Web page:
Michelle Bachelet took office on March 11 last year, for a second nonconsecutive term, and Chilean President Faces More Challenges in Second Year
President Bachelet plans to move ahead with policy reforms as economy weakens
her approval rating has dropped to 31%, according to pollster Cadem. Pollster Adimark has her with 39% support, down from a high of 54% in March last year. Both firms say that recent revelations that a bank allegedly sped a loan to family members was a blow to her image, although Ms. Bachelet denies knowing of the loan. Family members have denied any wrongdoing and no charges have been filed in the case.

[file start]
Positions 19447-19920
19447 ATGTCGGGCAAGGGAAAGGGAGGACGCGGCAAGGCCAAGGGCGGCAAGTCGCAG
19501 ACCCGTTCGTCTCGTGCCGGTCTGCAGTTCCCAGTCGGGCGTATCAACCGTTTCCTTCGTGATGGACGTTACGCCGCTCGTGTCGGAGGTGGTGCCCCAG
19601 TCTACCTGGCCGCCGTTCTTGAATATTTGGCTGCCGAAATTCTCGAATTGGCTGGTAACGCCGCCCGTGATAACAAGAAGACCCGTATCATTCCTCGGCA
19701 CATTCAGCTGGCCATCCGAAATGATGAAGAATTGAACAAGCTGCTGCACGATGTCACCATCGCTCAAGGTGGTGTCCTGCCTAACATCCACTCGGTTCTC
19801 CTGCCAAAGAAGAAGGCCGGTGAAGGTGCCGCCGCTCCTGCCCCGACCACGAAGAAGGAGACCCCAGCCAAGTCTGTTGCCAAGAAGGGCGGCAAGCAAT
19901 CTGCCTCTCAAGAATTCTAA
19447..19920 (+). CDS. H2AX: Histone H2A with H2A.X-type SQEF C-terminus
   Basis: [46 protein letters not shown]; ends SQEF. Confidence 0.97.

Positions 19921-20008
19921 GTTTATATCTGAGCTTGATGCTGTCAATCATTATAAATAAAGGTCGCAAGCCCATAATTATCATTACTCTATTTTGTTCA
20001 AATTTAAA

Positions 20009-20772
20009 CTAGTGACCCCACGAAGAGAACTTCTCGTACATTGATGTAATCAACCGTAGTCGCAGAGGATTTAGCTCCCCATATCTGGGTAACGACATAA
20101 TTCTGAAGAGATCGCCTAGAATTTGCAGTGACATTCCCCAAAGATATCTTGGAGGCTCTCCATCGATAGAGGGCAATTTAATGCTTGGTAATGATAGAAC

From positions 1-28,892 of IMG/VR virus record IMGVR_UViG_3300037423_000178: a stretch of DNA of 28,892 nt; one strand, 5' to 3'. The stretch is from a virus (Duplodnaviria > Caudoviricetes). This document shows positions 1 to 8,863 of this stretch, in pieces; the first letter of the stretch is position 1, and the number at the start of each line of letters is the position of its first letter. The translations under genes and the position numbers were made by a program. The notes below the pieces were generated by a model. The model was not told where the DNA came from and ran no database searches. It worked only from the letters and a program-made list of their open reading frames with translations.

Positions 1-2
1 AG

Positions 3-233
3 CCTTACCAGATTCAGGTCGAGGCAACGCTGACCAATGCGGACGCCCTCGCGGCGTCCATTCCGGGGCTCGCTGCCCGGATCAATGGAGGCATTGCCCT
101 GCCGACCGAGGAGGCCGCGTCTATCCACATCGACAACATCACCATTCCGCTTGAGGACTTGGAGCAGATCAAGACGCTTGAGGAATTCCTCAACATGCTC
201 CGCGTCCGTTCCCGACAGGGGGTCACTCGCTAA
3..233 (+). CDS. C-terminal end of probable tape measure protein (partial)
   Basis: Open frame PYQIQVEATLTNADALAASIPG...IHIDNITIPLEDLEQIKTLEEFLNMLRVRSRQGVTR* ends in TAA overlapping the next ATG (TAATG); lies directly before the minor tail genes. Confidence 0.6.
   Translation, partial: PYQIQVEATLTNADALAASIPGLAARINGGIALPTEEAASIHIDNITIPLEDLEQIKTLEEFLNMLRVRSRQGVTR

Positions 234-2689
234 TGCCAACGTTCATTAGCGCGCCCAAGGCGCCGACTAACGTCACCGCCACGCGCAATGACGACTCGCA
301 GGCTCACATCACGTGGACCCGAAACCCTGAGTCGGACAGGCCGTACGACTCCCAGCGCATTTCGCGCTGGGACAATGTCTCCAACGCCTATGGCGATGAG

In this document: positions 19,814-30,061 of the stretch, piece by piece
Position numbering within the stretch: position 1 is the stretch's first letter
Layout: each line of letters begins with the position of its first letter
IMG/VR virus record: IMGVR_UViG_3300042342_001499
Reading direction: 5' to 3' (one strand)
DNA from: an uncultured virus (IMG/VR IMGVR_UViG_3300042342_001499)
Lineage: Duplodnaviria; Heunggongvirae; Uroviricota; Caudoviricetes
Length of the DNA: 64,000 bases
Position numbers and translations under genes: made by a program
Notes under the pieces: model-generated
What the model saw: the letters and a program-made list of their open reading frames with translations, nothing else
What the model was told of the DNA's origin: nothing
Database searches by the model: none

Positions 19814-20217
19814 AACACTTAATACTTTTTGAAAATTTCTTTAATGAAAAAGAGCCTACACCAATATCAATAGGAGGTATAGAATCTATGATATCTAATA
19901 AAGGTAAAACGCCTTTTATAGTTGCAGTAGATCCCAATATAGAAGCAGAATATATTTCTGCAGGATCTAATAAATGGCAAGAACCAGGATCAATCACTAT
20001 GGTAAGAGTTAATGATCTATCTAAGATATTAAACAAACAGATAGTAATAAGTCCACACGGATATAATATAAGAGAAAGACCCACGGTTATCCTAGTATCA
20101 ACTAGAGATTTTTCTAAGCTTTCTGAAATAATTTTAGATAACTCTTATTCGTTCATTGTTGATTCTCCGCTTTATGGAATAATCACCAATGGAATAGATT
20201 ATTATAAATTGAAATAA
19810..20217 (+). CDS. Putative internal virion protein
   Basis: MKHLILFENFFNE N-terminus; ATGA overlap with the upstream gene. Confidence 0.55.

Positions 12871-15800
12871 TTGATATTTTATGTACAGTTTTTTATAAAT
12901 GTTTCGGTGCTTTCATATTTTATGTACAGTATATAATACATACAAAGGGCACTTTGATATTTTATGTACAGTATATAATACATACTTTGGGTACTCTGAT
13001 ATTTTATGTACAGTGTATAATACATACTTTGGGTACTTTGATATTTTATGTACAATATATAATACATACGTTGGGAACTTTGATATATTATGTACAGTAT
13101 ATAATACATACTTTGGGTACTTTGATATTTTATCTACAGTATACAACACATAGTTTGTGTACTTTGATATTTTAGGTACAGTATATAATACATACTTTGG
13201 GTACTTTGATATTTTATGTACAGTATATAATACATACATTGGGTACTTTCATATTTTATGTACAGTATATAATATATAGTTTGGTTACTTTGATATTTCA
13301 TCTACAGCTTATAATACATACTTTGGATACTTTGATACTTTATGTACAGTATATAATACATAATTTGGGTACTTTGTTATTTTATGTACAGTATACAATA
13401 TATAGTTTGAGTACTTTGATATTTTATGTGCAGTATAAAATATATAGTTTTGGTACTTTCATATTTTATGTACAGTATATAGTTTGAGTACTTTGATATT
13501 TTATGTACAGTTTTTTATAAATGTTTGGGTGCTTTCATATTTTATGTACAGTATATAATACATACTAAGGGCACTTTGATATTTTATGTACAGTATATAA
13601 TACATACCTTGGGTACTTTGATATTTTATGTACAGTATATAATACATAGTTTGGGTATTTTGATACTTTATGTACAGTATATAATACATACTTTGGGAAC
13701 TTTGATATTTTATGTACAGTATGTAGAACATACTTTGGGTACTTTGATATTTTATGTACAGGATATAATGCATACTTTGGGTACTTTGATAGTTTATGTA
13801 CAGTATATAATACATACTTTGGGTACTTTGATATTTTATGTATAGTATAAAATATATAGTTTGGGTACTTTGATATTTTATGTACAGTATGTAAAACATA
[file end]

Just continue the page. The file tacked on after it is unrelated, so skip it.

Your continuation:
Political analysts say that Ms. Bachelet will continue with her reform platforms, focusing on the education and labor sectors, and could start a debate on modifying the nation’s constitution, due in part to its roots in the military dictatorship of Augusto Pinochet.
Color me skeptical on her proposed modifications to the constitution. Chile has flourished exactly because of that Constitution.
Regarding her son, he was reducing his “inequality”:
A prosecutor is investigating whether Sebastian Davalos and his wife got privileged access to a $10 million loan to buy land they later sold for about $15 million. The loan was approved a day after Bachelet was elected president in December 2013.
Davalos already had resigned his post as director of social and cultural activities for the presidency.
Bachelet claims she knew nothing about the loan.